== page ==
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Multilevel interpretations of development and evolution take to heart the contextual nature of both those processes, and so necessarily assume top-down causation occurs, right down to the physics level. In this article we revisit the Principle of Biological Relativity proposed by Noble in 2012, where all emergent levels of organisation are equally causally valid. While this is true in general for physical interactions between levels, we argue that in the case of conscious organisms making rational choices, there is indeed a preferred causal origin - namely the overall embracing influence of meaning and values. This is the opposite of what is suggested by a reductionist viewpoint, where it is the bottom-most physical level that is stated to be causally preferred (by some physicists), or the genetic level (by some evolutionary theorists). Charles Darwin was therefore correct to distinguish between Artificial (conscious) Selection, where values enter, and Natural Selection. The Modern Synthesis was wrong to exclude Darwin's distinction.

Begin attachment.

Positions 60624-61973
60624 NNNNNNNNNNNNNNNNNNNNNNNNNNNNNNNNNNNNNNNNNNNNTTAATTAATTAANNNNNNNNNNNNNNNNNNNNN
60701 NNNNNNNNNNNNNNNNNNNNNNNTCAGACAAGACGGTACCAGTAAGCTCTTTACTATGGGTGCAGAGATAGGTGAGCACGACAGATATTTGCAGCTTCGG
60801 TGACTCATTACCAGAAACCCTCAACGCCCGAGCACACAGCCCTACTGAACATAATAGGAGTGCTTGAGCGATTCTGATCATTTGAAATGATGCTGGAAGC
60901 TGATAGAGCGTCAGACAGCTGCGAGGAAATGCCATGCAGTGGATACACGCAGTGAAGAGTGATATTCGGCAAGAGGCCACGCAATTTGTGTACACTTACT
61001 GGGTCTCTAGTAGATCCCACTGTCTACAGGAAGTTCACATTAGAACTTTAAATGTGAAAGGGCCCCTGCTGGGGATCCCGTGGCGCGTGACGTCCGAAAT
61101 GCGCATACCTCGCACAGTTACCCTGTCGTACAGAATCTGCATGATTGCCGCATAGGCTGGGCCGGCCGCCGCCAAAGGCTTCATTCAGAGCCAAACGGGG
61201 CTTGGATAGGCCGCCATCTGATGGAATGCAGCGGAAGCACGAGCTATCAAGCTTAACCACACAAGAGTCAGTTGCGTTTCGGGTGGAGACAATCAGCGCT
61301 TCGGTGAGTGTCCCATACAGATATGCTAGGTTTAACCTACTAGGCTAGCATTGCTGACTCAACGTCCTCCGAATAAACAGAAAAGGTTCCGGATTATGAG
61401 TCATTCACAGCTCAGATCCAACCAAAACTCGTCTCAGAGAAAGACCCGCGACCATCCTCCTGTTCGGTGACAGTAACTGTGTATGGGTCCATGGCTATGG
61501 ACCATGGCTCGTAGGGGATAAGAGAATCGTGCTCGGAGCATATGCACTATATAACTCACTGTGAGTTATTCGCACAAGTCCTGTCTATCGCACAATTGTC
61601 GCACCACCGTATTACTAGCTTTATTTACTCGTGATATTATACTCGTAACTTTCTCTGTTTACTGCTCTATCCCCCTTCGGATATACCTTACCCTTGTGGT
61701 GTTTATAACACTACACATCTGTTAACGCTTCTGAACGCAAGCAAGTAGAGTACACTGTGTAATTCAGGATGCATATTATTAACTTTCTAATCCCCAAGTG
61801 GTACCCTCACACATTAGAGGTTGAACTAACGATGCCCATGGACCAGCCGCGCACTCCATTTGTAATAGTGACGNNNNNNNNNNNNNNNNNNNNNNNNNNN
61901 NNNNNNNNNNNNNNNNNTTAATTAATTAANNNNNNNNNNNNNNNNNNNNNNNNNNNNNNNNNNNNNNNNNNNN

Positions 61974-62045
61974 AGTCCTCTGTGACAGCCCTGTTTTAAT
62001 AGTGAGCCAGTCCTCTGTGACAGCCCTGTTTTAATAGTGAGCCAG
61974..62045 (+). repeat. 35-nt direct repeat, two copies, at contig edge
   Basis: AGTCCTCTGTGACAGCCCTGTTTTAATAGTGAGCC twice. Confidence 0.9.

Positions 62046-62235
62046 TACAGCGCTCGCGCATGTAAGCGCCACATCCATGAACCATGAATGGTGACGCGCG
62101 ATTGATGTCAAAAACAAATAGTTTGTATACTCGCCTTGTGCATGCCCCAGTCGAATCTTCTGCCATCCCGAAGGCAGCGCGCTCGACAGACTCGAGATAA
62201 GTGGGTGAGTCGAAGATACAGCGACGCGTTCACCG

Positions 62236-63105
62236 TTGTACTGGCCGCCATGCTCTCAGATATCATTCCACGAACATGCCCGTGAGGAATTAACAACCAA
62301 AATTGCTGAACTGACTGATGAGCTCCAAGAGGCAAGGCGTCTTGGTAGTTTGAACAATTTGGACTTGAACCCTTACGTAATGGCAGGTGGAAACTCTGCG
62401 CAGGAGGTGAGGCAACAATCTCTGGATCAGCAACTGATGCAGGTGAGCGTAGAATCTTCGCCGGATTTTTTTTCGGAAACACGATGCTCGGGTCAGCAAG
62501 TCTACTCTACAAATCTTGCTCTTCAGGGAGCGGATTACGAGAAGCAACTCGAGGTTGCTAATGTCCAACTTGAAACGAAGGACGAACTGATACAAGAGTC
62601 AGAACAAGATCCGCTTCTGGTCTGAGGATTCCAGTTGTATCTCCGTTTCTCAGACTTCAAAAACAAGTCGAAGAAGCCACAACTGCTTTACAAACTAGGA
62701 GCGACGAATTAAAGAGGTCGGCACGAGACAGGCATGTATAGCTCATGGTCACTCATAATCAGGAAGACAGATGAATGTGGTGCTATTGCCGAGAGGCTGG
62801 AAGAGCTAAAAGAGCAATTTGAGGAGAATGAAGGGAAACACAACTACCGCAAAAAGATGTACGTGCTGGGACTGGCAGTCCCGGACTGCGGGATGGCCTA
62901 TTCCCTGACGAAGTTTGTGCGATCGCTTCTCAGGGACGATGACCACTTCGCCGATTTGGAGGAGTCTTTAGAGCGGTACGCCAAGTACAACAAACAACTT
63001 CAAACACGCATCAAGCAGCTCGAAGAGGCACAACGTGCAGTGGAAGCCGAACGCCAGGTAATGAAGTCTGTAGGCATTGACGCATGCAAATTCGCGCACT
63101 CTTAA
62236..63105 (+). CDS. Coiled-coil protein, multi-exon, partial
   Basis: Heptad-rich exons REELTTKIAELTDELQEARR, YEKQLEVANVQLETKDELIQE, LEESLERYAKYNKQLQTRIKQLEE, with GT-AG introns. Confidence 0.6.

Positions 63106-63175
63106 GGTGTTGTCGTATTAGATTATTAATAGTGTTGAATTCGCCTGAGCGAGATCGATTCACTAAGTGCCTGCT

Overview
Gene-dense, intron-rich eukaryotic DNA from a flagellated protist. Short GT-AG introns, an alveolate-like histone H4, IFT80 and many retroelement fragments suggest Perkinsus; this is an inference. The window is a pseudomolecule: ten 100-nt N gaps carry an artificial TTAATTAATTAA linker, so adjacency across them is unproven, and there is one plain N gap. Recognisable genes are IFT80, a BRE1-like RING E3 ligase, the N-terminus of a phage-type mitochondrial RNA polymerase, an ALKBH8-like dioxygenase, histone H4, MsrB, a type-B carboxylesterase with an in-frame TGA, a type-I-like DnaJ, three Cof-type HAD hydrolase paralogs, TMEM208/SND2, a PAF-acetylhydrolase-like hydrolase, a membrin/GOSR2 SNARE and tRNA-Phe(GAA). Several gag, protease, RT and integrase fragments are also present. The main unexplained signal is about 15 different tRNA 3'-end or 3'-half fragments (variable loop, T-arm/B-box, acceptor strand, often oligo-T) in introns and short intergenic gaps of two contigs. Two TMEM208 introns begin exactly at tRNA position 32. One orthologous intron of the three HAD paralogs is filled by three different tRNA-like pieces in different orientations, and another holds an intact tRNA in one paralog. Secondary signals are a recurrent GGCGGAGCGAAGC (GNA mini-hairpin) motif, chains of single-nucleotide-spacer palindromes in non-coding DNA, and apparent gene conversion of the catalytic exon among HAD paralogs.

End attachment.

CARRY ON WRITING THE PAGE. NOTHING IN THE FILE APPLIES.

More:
Original publication




Journal article


Theor Biol Forum

Publication Date





45 - 69


Biological Relativity, Causal Closure, Emergence, Values, History, 19th Century, Biological Evolution, Selection, Genetic, Family, Physics